25 years ago 1981

The elderly will benefit most if a Snohomish County Community Transit bus run is opened between Arlington and Darrington. This is the belief of Ruth Kuhia, the initiator of the areas request for bus service. Without bus service and unable to drive, several Darrington area elderly residents are forced to pay $25 for bus rides to Everett, Kuhia said. Having to pay such a high price for transportation to Everett draws heavily from their already low income, she added, especially when a senior citizen has to make two trips a week. While the elderly suffer the biggest hardship because of the lack of bus service, young people are affected, too. The youngsters need the bus badly to get to and from sporting events, Kuhia said. Many of the youngsters play soccer and the practices are held in Arlington. A lot of parents didnt let their kids join sports because of the cost of gas (needed to drive them to Arlington and back), Kuhia said. The proposed bus service between Arlington and Darrington by Community Transit received support from the elderly and other residents at two recent public hearings. Public hearings held simultaneously in Oso and Darrington drew about 60 people interested in acquiring some sort of bus service. People got their questions about Community Transit bus service answered, Kuhia said. The public met with members of the Community Transit planning teams and learned the planning process through a brief presentation and a film. At the Darrington High School multi-purpose room 25 people attended the transit meeting while 36 people met in Osos Mt. Wheeler grange. I wish more people were there, Kuhia said, but she believed it was a good turnout. The publics input helps Community Transit determine the feasibility of a bus service between Arlington and Darrington. Community Transit was pleased with the residents participation, a nice crowd, said Ed Howell, a Community Transit spokesman. Discussion from the public was sought to help the planners better understand the particular problems and needs for public transportation between the two towns. The people in attendance filled out a questionnaire to supply Community Transit with information about the people in the area. Through the information compiled from the questionnaires, the transit planners will prepare a transportation plan; for example, daily, weekly or two times a week. Also, what time in the day the bus will run, like in early or mid-morning and back again in the afternoon, Howell said. The plan should be ready for presentation to the area residents in February, Howell said. Kuhia wishes the process for acquiring bus service was quicker. At the meetings the people in attendance were informed that the bus service would begin around September 1982 if approved. The Community Transit board must accept the studys findings before the issue is voted on during a general election. Final approval of the bus routes must come from the areas voters, possibly this spring. If approved, the service area residents sales tax is increased three-tenths of one percent.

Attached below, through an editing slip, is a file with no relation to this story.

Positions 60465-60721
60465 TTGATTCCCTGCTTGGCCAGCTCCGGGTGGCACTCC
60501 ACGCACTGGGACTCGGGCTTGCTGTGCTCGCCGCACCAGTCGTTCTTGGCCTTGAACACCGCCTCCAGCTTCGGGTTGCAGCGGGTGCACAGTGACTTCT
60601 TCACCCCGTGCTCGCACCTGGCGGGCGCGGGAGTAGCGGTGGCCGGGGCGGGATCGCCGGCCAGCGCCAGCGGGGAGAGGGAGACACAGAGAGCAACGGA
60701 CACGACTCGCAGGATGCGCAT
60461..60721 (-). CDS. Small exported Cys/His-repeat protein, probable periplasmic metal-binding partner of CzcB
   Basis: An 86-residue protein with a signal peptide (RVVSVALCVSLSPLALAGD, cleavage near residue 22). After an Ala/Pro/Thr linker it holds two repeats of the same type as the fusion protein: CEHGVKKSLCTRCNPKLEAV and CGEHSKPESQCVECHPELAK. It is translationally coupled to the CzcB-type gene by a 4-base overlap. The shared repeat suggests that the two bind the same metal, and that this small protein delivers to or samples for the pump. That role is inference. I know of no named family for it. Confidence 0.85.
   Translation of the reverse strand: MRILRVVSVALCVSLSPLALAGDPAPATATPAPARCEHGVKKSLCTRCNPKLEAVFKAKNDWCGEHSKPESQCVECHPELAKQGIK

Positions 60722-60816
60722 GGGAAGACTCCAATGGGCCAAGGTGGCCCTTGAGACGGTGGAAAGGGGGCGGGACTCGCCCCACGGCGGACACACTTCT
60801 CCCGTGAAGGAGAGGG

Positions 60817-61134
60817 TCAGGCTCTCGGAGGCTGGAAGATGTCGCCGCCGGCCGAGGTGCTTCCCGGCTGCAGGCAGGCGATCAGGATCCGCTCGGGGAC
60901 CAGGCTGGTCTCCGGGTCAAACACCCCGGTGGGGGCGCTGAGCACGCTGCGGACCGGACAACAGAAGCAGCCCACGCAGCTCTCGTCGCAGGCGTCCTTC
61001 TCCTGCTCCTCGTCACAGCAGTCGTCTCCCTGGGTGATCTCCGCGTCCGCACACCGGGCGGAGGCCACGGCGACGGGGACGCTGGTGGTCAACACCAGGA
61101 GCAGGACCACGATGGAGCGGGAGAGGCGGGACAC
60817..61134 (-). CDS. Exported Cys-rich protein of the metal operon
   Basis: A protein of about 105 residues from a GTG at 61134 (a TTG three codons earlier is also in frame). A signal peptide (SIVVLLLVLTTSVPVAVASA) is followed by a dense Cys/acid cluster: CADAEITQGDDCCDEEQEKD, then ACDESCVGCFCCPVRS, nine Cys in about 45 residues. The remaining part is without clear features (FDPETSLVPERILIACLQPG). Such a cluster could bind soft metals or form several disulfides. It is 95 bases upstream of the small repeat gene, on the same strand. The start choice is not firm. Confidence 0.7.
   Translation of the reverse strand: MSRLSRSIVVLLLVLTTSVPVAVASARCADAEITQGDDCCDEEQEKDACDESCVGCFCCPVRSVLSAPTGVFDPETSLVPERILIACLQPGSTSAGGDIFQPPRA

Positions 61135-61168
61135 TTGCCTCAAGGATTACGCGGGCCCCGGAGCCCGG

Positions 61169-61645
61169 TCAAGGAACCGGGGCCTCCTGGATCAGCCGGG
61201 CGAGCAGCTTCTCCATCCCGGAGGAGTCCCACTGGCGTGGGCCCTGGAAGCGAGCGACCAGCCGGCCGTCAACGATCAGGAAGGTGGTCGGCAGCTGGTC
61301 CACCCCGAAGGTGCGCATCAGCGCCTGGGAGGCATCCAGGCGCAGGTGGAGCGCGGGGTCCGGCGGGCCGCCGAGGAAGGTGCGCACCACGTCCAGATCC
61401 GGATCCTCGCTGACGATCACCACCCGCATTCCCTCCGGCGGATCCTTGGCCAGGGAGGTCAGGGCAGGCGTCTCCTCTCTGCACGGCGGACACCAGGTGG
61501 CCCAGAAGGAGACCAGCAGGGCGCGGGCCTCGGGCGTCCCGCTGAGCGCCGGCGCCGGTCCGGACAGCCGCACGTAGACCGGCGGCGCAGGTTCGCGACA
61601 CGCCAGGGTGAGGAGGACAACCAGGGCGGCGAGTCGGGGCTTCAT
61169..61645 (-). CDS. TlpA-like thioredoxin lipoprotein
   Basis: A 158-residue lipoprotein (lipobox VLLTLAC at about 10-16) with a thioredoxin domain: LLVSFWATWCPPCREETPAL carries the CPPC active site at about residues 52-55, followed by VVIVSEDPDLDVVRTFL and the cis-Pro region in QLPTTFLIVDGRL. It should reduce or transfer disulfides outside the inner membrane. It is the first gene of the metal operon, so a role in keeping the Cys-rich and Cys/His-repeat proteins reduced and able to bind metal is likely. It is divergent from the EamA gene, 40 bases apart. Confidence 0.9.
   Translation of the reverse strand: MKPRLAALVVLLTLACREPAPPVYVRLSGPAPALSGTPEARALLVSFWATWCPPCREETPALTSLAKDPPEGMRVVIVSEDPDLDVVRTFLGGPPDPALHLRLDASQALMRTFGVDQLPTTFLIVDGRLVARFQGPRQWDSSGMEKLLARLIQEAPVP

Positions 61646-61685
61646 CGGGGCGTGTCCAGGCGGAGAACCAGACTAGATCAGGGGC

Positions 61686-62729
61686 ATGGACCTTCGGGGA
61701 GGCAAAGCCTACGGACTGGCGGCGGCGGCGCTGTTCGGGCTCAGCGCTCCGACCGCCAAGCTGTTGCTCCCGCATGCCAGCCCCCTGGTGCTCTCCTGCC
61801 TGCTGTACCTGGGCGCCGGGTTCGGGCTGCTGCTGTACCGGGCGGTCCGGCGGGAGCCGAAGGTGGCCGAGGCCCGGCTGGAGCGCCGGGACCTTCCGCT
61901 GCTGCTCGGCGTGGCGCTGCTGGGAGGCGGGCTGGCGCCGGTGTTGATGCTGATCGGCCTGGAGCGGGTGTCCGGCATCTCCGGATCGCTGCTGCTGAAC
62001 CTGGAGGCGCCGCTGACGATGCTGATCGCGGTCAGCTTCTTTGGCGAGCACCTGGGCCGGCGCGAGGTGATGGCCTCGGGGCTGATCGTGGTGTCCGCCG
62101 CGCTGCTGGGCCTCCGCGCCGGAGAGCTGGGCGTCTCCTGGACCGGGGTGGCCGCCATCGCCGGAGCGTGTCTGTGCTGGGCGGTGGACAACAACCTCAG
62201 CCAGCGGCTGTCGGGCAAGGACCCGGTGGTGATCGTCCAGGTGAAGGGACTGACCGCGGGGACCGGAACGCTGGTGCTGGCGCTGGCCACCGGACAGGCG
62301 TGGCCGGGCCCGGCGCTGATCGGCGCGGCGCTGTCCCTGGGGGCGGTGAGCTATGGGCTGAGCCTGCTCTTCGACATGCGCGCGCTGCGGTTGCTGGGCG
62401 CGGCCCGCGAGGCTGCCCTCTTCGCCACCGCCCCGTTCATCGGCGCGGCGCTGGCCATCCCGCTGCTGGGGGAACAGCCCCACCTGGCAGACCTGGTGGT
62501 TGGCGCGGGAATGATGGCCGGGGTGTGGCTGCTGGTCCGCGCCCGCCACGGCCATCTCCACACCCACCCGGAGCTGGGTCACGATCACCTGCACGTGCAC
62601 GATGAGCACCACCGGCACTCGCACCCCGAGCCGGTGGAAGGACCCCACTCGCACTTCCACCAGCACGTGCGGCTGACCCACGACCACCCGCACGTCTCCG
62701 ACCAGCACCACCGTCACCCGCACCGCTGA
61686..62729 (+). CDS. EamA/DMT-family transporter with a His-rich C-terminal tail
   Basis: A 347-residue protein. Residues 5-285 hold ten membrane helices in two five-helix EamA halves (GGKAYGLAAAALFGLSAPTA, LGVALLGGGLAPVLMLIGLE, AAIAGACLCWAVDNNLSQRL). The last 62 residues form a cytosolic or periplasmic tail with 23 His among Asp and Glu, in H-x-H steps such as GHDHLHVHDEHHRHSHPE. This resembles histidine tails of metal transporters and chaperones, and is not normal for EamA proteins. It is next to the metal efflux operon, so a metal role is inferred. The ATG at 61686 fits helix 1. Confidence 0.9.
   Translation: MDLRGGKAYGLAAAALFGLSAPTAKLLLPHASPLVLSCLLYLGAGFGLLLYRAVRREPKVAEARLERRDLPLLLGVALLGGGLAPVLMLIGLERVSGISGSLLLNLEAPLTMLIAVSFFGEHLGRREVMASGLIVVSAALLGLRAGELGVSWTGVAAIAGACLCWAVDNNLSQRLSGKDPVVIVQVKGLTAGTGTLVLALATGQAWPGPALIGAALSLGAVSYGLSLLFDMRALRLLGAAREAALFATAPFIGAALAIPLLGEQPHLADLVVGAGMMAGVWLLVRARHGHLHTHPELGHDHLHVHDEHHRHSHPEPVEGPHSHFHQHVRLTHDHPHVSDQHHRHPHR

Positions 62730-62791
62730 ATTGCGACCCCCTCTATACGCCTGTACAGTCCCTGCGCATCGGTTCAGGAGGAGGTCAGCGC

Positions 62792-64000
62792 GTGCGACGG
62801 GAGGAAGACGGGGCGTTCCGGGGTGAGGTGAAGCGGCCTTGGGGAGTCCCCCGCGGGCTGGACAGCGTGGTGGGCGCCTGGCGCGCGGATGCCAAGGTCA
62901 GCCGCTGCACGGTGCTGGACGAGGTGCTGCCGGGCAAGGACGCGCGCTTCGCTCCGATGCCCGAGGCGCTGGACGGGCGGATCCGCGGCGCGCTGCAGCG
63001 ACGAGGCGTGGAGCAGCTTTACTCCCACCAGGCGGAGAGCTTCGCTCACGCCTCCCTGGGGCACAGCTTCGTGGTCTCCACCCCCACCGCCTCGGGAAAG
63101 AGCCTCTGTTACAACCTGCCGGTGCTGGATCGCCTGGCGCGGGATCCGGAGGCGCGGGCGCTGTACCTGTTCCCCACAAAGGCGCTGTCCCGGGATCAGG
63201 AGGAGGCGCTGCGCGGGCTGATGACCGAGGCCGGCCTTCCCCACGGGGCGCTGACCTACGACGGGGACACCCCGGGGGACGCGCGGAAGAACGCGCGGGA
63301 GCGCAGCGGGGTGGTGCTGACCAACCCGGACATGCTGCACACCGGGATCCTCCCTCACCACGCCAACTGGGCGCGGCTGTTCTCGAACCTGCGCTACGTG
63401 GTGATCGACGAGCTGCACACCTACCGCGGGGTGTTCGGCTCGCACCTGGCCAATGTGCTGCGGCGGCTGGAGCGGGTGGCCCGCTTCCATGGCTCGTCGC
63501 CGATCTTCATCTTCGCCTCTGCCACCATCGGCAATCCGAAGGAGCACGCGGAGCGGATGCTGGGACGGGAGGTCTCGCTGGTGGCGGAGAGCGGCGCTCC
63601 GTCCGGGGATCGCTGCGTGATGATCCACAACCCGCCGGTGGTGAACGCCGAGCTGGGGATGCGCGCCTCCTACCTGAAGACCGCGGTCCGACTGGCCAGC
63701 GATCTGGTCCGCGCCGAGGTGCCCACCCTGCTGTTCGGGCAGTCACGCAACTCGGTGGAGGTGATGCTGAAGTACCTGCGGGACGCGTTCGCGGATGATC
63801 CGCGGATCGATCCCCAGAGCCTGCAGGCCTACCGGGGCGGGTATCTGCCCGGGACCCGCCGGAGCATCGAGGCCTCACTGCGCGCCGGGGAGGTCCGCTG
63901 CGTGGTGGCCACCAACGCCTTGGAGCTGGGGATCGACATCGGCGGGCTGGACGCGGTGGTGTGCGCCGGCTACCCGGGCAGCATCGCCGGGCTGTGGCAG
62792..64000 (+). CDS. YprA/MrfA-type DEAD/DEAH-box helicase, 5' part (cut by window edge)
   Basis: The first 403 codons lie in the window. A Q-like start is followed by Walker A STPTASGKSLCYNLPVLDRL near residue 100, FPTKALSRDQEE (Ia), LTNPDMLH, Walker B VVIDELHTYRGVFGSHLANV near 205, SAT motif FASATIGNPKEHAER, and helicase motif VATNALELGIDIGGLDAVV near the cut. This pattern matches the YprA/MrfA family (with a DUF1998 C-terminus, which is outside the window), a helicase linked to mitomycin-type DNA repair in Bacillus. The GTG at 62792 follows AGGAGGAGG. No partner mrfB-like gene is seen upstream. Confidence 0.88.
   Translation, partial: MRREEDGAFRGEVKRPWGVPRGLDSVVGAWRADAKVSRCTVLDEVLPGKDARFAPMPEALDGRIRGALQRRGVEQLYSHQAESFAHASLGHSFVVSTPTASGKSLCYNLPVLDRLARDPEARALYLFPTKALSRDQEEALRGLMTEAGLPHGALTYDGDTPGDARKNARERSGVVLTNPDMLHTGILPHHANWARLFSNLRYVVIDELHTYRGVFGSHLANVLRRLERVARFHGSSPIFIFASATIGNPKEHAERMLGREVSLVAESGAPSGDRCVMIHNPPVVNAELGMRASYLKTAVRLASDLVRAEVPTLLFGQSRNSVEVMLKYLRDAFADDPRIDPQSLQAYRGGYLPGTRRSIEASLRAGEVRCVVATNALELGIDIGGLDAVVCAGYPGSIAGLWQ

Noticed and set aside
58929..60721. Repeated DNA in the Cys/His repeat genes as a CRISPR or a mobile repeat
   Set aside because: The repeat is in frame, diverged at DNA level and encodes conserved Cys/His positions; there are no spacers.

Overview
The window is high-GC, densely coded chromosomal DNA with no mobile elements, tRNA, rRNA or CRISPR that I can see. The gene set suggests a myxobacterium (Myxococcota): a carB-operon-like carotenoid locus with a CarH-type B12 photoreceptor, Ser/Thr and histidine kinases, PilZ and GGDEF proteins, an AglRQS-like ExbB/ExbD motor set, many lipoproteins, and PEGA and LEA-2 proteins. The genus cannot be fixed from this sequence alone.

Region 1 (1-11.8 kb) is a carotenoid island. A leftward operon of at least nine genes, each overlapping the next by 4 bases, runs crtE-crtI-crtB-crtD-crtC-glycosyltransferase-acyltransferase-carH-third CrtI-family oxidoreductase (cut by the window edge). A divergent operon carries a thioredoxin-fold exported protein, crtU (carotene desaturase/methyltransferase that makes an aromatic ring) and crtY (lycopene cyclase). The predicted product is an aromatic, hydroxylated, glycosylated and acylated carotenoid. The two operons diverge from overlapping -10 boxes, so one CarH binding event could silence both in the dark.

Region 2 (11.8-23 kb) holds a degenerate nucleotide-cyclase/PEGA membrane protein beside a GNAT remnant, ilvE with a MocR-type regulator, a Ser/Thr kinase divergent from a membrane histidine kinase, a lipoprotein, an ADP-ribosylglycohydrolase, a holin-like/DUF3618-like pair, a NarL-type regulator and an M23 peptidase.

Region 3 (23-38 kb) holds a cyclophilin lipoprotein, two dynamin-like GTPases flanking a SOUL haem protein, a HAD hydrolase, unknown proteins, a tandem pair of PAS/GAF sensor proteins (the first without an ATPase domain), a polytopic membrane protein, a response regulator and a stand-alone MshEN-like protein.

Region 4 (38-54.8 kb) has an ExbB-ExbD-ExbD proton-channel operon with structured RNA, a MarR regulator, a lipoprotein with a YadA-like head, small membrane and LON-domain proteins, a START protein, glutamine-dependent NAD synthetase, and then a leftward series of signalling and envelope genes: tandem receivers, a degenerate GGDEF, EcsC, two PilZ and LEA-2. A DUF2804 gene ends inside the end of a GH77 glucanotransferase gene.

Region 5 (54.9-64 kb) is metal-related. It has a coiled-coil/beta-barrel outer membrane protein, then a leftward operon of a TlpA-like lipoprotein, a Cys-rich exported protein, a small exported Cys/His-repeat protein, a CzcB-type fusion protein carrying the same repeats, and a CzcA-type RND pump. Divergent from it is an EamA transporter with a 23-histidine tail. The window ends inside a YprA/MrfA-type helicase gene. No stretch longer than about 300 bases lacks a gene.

50 years ago 1956

Several Explorer Scouts from Arlington, with their leader, made an attempt to climb Twin Sisters Mountain (6,923 ft.) in Whatcom County last Saturday, but were forced to give up the attempt within 500 feet of the summit. The climb was made with the Everett Mountaineers, who were making their regularly scheduled climb. Those from here were Bob Cox, Robert Rylie and Ed Stuller, assistant advisor and Explorer Scouts. The group left Arlington about 4:30 a.m., but found this time not early enough as they lacked about two hours of climbing time to make the summit. The last few miles of the return trip was made by flashlight. The weather proved ideal for the trip, and the group enjoyed some fine scenery, Mt. Baker being blanketed with a coating of new snow. The clear skies permitted a fine view of Mt. Rainier and Mt. St. Helens. The ascent was from the west side via the Thunder Mountain Mine trail. The climb was led by Jack Sturgeon of Arlington.